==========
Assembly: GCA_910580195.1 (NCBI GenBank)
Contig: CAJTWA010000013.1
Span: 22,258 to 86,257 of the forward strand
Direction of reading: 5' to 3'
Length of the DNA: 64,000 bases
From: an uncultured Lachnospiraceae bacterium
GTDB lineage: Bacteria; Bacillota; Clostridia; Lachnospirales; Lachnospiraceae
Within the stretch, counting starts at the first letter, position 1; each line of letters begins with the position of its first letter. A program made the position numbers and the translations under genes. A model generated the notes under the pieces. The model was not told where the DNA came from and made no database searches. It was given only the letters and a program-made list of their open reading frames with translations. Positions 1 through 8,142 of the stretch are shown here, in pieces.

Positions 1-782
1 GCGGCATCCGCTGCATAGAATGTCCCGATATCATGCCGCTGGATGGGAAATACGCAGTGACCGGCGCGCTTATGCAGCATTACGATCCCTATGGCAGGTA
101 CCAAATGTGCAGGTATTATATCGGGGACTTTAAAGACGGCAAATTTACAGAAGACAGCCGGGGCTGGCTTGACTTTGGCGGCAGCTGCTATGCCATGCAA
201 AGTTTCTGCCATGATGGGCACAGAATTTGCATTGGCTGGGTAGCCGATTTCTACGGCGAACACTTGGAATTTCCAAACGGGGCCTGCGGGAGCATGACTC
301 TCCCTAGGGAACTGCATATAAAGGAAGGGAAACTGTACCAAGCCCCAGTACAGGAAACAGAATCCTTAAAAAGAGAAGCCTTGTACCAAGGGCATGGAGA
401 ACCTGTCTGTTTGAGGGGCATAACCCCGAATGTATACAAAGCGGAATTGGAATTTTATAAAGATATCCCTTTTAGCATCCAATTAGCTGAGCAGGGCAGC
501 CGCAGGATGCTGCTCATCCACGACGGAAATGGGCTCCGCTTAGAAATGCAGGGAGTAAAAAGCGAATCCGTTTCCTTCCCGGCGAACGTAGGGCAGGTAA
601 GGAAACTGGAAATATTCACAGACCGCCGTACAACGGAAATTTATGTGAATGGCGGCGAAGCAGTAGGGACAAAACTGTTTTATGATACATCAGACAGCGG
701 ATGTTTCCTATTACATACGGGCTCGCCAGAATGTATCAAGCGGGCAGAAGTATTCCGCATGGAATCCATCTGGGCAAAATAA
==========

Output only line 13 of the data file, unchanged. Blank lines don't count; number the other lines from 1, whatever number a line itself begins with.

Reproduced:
301 TCCCTAGGGAACTGCATATAAAGGAAGGGAAACTGTACCAAGCCCCAGTACAGGAAACAGAATCCTTAAAAAGAGAAGCCTTGTACCAAGGGCATGGAGA